equalled or surpassed the fame of their most eminent representatives. After his accusation of Dolabella, he was without question
numbered with the leading advocates. At all events, when Cicero reviews the orators in his Brutus, he says that he does not
see to whom Caesar ought to yield the palm, declaring that his style is elegant as well as transparent, even grand and in
a sense noble. Again in a letter to Cornelius Nepos he writes thus of Caesar: "Come now, what orator would you rank above
him of those who have devoted themselves to nothing else? Who has cleverer or more frequent epigrams? Who is either more picturesque
or more choice in diction?" He appears, at least in his youth, to have imitated the manner of Caesar Strabo, from whose speech
entitled Pro Sardis he actually transferred some passages word for word to a trial address of his own. He is said to have
delivered himself in a high-pitched voice with impassioned action and gestures, which were not without grace. He left several
speeches, including some which are attributed to him on insufficient evidence. Augustus had good reason to think that the
speech Pro Quintus Metellus was rather taken down by shorthand writers who could not keep pace with his delivery, than published
by Caesar himself; for in some copies I find that even the title is not Pro Metellus, but, Quam scripsit Metello ["Which he
wrote for Metellus"] although the discourse purports to be from Caesar's lips, defending Metellus and himself against the
charges of their common detractors. Augustus also questions the authenticity of the address Apud milites quoque in Hispania,
although there are two sections of it, one purporting to have been spoken at the first battle, the other at the second when
Asinius Pollio writes that because of the sudden onslaught of the enemy, he actually did not have time to make an harangue.
LVI. He left memoirs too of his deeds in the Gallic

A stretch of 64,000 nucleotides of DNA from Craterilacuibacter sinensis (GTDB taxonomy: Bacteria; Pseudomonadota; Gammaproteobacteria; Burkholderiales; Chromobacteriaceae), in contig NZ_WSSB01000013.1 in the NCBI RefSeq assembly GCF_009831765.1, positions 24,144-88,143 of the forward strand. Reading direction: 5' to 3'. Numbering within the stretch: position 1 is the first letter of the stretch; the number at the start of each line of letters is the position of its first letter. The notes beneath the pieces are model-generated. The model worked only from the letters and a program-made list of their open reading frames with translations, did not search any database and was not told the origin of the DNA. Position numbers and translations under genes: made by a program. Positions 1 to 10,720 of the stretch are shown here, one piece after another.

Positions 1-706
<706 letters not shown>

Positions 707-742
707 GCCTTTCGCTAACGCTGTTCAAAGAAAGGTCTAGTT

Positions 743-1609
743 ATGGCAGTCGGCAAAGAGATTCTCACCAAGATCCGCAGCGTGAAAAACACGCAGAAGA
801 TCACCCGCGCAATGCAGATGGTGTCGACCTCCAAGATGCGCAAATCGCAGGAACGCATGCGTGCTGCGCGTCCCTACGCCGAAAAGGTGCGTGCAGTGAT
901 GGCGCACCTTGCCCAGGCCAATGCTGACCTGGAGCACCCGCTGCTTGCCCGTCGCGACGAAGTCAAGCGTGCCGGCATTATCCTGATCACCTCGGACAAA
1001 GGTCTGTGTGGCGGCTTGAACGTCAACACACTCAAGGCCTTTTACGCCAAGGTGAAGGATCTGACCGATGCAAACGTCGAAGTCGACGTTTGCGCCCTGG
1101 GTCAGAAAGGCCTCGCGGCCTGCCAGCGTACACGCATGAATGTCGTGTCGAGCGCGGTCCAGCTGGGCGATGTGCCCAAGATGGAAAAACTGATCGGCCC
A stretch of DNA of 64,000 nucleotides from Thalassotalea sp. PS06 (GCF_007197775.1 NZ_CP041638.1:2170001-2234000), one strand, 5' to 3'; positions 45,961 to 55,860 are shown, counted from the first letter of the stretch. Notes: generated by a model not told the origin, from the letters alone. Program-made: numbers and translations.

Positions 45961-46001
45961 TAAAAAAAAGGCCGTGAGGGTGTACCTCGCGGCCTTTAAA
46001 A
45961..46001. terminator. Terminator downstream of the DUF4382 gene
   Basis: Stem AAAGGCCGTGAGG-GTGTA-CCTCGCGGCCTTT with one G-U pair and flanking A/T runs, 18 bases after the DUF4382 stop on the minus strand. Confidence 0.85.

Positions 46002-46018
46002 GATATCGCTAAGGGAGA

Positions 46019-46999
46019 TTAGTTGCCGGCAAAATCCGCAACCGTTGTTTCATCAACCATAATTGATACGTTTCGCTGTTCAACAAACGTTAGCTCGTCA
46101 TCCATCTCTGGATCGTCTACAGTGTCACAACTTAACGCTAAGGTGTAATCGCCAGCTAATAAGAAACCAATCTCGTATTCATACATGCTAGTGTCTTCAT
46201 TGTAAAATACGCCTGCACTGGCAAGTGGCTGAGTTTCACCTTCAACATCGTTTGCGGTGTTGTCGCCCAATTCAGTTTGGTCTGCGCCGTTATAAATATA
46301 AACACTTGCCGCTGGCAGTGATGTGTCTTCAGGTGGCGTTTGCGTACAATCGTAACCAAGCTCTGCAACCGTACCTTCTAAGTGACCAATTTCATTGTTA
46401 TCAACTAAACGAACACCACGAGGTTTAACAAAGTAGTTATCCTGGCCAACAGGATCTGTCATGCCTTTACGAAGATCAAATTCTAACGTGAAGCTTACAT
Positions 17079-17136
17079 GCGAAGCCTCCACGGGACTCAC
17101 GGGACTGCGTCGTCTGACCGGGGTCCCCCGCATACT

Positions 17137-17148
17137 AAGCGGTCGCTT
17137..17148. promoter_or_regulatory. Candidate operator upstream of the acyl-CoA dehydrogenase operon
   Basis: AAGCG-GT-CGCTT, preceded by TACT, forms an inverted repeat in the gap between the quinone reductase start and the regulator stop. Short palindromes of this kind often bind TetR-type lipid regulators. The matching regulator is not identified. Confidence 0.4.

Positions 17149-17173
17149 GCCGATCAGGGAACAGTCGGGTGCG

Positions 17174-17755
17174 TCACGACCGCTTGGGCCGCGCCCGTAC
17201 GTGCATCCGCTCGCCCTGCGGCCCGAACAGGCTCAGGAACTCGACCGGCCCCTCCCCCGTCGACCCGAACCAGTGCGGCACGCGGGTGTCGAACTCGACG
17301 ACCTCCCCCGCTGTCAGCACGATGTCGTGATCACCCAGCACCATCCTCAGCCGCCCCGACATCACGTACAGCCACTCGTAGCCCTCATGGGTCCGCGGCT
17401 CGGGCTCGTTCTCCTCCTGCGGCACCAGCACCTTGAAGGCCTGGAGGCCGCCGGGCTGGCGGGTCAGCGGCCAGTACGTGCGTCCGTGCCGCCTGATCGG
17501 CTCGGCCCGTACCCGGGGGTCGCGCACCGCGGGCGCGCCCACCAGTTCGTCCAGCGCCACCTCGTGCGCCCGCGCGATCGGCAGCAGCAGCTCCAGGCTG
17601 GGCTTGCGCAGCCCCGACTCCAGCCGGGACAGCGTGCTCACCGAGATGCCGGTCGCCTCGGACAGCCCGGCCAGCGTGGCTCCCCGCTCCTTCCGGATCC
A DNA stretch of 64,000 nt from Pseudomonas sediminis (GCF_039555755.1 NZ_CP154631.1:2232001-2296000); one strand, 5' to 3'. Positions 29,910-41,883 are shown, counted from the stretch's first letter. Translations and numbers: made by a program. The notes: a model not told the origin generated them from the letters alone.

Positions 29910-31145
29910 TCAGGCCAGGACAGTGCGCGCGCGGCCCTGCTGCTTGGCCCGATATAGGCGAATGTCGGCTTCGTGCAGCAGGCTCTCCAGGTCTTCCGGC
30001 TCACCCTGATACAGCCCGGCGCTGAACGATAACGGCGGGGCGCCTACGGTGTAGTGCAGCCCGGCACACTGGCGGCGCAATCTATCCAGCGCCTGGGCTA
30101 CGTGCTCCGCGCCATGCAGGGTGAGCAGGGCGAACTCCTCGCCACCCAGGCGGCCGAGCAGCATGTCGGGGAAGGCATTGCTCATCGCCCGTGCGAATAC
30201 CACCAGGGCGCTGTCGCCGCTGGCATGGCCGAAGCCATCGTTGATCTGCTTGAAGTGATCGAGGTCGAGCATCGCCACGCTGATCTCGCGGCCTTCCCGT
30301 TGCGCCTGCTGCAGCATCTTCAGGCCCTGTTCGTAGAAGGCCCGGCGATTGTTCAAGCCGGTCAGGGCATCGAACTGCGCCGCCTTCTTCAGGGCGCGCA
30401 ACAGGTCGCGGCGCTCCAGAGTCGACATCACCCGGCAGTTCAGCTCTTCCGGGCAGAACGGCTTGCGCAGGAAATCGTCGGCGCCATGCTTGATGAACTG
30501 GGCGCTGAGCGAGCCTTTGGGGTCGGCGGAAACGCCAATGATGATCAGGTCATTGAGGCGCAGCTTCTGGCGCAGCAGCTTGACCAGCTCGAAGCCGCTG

war and in the civil strife with Pompeius; for the author of the Alexandrian, African, and Hispanic Wars is unknown; some
think it was Oppius, others Hirtius, who also supplied the final book of the Gallic War, which Caesar left unwritten. With
regard to Caesar's memoirs Cicero, also in the Brutus speaks in the following terms: "He wrote memoirs which deserve the highest
praise; they are naked in their simplicity, straightforward yet graceful, stripped of all rhetorical adornment, as of a garment;
but while his purpose was to supply material to others, on which those who wished to write history might draw, he haply gratified
silly folk, who will try to use the curling-irons on his narrative, but he has kept men of any sense from touching the subject."
Of these same memoirs Hirtius uses this emphatic language: "They are so highly rated in the judgment of all men, that he seems
to have deprived writers of an opportunity, rather than given them one; yet our admiration for this feat is greater than that
of others; for they know how well and faultlessly he wrote, while we know besides how easily and rapidly he finished his task."
Asinius Pollio thinks that they were put together somewhat carelessly and without strict regard for truth; since in many cases
Caesar was too ready to believe the accounts which others gave of their actions, and gave a perverted account of his own,
either designedly or perhaps from forgetfulness; and he thinks that he intended to rewrite and revise them. He left besides
a work in two volumes De Analogia, the same number of Anti-Catones ['Against Cato'], in addition to a poem, entitled Iter
['The Journey']. He wrote the first of these works while crossing the Alps and returning to his army from Gallia Citerior,
where he heard lawsuits; the second about the time of the battle of Munda, and the third in the course of a twenty-four days'
journey from Rome to Hispania Ulterior. Some letters of his to the senate are also preserved, and he seems to have been the